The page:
How To Feel Better About Yourself
Often a person comes into therapy wanting to improve their self esteem. They feel bad about themselves in comparison to others. I find the concept of self esteem to be outdated and often useless or even detrimental. Most people identify self esteem as how they feel about themselves. This is measured by others expectations of them or society expectations of them, rather then their own unique strengthens and abilities. No one measures up to society expectations of looks, intelligence, ability, or wealth. We are not tall enough, skinny enough, rich enough, good looking enough, and neither are our children. Hence we all feel bad about not measuring up. Our value is based on what others think of us. The result is low self esteem.
I find a much better way to help people feel better about themselves is to talk about the concept of self. Carl Jung defines the self as bringing all aspects of a person together. I encourage a person to go back and think about the stories of what they were like before age 5. Did they always climb on top of the furniture? Don’t be surprised if they love adventure. Were you always creating art projects? Or building with Legos? Could you sit still, or were you into everything? Did you talk up a storm, or love to read? These give you clues into your own unique being.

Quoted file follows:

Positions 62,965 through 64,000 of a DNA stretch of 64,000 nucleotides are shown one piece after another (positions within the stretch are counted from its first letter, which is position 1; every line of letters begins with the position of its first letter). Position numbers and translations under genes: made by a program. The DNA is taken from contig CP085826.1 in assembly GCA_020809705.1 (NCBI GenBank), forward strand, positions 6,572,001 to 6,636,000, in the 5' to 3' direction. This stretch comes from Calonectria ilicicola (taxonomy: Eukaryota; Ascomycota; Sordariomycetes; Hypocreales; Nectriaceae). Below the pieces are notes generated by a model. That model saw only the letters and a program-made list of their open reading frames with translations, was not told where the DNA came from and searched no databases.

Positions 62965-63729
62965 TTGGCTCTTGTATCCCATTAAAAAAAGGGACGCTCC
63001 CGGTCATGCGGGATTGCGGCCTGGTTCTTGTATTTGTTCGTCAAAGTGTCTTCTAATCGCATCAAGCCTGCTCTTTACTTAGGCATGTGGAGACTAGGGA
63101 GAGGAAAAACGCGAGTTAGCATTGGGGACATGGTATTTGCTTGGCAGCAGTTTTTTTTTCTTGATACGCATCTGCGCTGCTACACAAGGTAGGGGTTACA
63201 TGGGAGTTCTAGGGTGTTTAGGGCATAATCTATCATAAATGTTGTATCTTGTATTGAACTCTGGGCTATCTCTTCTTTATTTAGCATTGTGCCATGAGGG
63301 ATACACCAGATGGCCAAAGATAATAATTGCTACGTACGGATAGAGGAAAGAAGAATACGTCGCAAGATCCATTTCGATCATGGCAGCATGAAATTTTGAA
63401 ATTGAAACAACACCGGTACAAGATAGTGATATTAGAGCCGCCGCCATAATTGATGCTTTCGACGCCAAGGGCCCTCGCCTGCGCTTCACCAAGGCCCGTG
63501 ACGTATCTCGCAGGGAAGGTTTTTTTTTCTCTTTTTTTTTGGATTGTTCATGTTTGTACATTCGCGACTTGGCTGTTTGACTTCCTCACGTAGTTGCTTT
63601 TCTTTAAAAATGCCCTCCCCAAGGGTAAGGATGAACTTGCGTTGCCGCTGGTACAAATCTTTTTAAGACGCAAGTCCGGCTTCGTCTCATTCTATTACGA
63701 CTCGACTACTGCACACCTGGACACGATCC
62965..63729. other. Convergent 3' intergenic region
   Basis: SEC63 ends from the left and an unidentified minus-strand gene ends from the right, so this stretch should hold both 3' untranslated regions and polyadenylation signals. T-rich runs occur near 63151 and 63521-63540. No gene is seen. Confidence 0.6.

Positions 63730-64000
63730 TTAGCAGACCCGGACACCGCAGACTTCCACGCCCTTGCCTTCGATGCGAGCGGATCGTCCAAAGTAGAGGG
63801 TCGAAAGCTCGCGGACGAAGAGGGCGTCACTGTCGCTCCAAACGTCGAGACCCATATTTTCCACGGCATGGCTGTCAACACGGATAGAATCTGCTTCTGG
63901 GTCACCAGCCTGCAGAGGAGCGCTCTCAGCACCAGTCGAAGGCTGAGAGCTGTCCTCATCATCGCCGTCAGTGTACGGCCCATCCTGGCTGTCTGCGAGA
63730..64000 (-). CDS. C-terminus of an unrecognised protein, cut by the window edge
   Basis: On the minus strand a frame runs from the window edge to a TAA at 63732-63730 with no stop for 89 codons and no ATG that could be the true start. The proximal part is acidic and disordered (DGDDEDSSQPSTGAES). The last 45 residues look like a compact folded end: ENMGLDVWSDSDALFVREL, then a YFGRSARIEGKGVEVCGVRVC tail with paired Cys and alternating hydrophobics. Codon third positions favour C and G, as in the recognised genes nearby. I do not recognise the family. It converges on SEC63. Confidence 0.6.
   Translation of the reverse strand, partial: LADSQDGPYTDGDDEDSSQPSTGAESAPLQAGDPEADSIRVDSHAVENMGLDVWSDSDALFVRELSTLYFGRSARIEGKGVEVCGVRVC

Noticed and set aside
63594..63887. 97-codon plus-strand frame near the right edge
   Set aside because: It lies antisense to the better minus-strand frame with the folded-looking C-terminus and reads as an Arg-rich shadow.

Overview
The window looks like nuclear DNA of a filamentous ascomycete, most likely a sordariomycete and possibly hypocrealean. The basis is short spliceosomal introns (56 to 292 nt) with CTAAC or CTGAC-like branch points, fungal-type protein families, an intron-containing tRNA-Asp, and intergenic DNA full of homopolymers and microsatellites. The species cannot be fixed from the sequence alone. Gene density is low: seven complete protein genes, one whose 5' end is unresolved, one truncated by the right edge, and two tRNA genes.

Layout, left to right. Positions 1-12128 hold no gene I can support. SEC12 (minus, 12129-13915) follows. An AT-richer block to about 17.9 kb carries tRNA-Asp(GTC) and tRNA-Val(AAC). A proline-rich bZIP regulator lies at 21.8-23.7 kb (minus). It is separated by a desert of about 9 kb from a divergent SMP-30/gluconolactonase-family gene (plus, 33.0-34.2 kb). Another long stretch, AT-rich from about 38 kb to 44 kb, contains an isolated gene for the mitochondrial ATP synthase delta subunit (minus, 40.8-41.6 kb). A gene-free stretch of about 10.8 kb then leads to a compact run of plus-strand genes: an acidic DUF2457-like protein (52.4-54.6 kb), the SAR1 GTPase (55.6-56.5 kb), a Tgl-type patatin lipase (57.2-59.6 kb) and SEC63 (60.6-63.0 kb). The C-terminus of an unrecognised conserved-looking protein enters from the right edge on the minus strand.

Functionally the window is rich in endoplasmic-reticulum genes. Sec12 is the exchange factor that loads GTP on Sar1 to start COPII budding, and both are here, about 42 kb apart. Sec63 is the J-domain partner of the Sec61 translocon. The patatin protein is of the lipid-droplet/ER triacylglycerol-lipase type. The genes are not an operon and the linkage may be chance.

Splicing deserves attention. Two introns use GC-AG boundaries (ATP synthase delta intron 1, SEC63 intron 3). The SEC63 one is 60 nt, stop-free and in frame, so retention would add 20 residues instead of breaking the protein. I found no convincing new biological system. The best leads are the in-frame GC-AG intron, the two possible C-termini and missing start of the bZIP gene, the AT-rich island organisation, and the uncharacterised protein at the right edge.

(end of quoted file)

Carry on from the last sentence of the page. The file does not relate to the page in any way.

Often people find it very difficult to identify what is unique, special or positive about who they are. They can quickly list off what wrong with them and how they are bad. But what is good? Wow that is hard. The process of identifying what makes up who you are is so valuable. As you move through this process you begin to value yourself and not rely on others to validate you.
The process of defining yourself
- Identify your character traits and write a list.
- Begin to take these traits and create a collage about you.
- What is missing? What do you want that is not in the list or collage? Write those out.
- Ask if it is a realistic? What might you have to give up develop that trait?
- Do you like what you see? Is this you? Can you begin to accept your ok? Maybe even wonderful?
From Volume 11 of the Collected Works of C.G. Jung Psychology and Religion: West and East Princeton University Press, 1969
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